Posts Tagged ‘George Harrison’


March 30, 2018

You can’t beat a personalized copy of the new Sam Llanas CD Return Of The Goya, Part 1. In the name of political correctness, no international grocery aisle comments please. Photo courtesy Sam Llanas

It’s great to have Sam Llanas back on the blog! We’ve covered Sam since his debut solo album 4a.m. which remains one of my favorite pieces of work to date. I think I need to break it out again as I need to get a lot of things in the studio done (midi up live tracks, finish writing the last song on my last album…) and I LOVE to work late at night.

Llanas first came to my attention through Gary Tanin, whom I became associated with through the Roger Powell album Blue Note Ridge and then again with Fossil Poets. (Don’t go on your anti-Utopia 2018 reunion tour, Jeff, we know Powell isn’t participating and you doubt replacement Ralph Schuckett, while an extraordinary player with Todd Rundgren’s Utopia, this tour promotes the newly released box set of material with Powell, NOT Schuckett, the harmonic sensibilities employed by Powell will be long lost and they are an integral charm with the REAL Utopia. Don’t be fooled by imitations! Save it for another blog…) Then Tanin had the idea of getting me involved with both Llanas and a project Llanas became involved in, a two man show with Doug Vincent detailing Vincent’s own tragic encounter with addiction and suicide, punctuated by profound performances by Llanas from his solo works.

I identified with the author of the show, Doug Vincent, so much, it became a labor of love to promote his show A Day For Grace. Check the blog search field to see if I migrated them from the syndication to the new site. I am pretty sure they are there. You can also search Sam Llanas, and see all the reviews in our history. Needless to say, Llanas is a favorite here. A particular favorite of ours here at the blog is the Absinthe album. Those songs are so dark, they immediately draw in a death hag like me (even learned a couple of tunes on guitar, fun stuff!).



December 30, 2017
Bastardizing the cover for Something For Everybody, Devo once again poke fun at themselves while delivering cutting room floor songs. Cover photo courtesy of Devo Obsesso

Bastardizing the cover for Something For Everybody, Devo once again poke fun at themselves while delivering cutting room floor songs. Cover photo courtesy of Devo Obsesso

This may be one of the saddest reviews I’ve ever written about Devo. This upcoming February will be the four-year anniversary of the death of Robert Casale, better-known to Devotees as Bob 2. Devo have named his live performance replacement as Josh Hager. While Hager may possess certain self-destructive tendencies, and feels free to use them onstage with the band, no amount of broken limbs will replace the every day contributions Robert Casale made to Devo. He was more than just the fourth member of Devo. He was instrumental with instrument sounds. Programming patches (voices) on keyboards, being of service not only to Devo, but also Musika Mutato, Mark Mothersbaugh’s commercial music production company.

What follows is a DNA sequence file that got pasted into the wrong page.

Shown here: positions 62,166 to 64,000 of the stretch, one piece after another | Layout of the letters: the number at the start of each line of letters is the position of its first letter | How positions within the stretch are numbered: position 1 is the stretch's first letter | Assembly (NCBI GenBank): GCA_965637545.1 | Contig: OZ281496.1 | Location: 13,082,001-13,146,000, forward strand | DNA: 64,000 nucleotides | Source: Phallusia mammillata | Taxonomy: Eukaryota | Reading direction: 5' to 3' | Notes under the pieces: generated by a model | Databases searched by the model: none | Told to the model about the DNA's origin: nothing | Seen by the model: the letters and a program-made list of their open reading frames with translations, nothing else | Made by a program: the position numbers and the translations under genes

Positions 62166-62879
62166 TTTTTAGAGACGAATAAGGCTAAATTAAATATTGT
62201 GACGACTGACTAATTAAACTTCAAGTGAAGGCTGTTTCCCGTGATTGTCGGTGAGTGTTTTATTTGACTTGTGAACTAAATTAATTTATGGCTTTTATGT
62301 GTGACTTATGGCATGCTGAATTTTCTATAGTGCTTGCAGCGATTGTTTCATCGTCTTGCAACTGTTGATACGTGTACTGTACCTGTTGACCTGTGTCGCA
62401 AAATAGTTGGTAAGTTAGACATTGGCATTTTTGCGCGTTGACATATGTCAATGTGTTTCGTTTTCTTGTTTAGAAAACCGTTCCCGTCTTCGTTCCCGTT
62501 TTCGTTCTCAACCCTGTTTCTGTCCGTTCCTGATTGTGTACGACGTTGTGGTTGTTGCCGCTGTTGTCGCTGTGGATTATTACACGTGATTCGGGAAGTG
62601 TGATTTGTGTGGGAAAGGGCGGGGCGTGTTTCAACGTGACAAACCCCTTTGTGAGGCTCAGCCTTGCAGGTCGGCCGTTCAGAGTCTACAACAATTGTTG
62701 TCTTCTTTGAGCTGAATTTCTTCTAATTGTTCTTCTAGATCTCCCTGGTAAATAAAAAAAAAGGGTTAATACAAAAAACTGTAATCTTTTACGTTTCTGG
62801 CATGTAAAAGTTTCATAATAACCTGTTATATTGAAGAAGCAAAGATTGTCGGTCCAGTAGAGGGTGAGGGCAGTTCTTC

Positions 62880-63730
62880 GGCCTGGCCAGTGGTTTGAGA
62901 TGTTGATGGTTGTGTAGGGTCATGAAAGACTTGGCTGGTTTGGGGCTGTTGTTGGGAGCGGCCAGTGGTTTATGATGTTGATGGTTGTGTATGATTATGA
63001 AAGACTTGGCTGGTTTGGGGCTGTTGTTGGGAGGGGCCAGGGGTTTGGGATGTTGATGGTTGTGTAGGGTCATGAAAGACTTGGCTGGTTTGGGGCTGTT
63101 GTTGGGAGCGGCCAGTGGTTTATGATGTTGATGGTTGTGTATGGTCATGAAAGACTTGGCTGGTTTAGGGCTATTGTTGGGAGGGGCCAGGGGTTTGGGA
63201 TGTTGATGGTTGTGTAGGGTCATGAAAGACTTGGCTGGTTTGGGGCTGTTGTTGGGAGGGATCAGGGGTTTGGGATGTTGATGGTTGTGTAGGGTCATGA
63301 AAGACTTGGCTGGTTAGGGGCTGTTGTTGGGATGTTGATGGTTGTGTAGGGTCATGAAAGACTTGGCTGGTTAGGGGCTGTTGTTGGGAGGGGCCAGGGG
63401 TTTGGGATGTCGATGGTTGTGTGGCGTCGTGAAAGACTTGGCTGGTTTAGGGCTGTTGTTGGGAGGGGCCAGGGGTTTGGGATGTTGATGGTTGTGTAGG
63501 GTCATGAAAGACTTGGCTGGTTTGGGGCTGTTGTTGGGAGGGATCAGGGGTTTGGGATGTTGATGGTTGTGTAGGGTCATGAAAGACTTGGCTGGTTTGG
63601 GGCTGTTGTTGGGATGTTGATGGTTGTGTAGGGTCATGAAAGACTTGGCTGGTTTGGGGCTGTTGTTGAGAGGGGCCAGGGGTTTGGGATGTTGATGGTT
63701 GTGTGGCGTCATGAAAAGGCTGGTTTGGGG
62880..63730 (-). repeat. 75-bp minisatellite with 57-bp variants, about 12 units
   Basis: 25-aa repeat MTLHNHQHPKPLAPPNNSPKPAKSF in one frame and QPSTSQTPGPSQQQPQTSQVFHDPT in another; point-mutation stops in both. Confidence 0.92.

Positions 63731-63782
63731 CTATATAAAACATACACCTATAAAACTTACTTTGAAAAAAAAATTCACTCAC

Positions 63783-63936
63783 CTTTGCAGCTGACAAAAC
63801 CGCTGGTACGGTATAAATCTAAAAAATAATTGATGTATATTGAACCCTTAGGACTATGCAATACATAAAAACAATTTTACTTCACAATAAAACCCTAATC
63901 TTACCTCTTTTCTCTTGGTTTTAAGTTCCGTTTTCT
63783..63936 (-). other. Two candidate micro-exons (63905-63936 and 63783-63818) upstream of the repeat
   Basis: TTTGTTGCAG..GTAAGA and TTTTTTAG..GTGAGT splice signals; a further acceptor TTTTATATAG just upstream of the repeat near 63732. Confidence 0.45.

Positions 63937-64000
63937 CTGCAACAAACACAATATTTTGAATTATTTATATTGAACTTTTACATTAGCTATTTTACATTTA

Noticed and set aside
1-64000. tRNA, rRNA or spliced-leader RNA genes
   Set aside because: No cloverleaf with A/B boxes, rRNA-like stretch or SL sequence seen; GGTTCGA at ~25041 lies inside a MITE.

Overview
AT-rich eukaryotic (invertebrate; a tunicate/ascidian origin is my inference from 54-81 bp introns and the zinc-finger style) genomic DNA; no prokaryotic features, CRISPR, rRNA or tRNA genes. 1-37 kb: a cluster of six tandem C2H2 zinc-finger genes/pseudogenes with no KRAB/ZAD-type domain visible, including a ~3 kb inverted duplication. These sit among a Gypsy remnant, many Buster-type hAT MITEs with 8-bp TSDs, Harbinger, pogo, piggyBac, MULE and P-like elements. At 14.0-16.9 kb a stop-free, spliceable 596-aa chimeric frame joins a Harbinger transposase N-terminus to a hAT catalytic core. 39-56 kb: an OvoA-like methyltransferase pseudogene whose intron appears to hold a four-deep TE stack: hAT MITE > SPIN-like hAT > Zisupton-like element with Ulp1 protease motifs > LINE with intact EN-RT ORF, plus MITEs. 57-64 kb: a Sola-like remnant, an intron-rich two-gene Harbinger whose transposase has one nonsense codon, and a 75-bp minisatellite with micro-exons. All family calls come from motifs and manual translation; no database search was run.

But even more disheartening, Devo, at its core, is formed by the combining of two sets of brothers and a drummer. Robert Casale’s brother is bassist, vocalist and co-pioneer, Jerry Casale. The other brother duo is lead guitarist extraordinaire Bob Mothersbaugh, and keyboardist/guitarist/vocalist/visual artist/film maker/eye glass designer/painter/cultural wunderkind Mark Mothersbaugh.

The add-a-drummer position is alternately filled by former Nine Inch Nails and current Vandals drummer Josh Freese. When Freese is unavailable (we can most likely presume from prior commitments), Devo call on Jeff Friedl of Ashes Divide, Filter and two Maynard Keenan groups, Puscifer and A Perfect Circle. (Is it me or does that band have a revolving door in its rehearsal studio? Friedl, Freese, Troy Van Leeuwin of Queens Of The Stone Age, James Iha formerly of Peter Pumpkinhead’s band Smashing Pumpkins, Danny Lohner ex of Nine Inch Nails and Tim “Herb” Alexander of Primus. Makes me think Maynard J Krebs is as big a douche with Billy Howerdel’s Perfect Circle as he is with his other  band, Tool. Grow yer grapes Maynard, stick with your vineyard and let all the musicians you suck into your quagmiric vortex do meaningful things with their lives… Like play in Devo!!!)



July 17, 2017

The newest take on some established songs, done Lord Russ style! Photo courtesy Russ Brooks

Lord Russ has a past with this blog. That sounds so sordid, doesn’t it? But that ‘past’ is a good one! Lord Russ found me while I was still with Princeton Record Exchange. He took advantage of my open position that “if you have the balls to accept what someone who knows something about music has to say about yours, bring it!” and brought me his first delightful album Heir Of Mystery! Easily the best “indie” (in the truest sense of the word, Lord Russ’ neighbor, Mark Mulcahy and his band Miracle Legion roadied for themselves on their recent reunion tour, set up, tore down, and loaded out, here’s a band that’s been on TV, David Letterman, Adventures Of Pete and Pete, too numerous to list, having to roadie their own shows because that’s how the record industry is now) disc to come my way this year. The fortunate part of the Miracle Legion show was the availability of two new releases, two double live CDs, one from Miracle Legion, and one from Polaris. The difference being, no Ray Neal in Polaris, his place was filled by another Lord Russ neighbor, Henning Ohlenbusch who played lead guitar and allsorts. The CT/Mass music scene is a very intriguing one. If what Fatso Jetson leader Mario Lalli claims is correct, the High Desert/Wonder Valley scene is dead.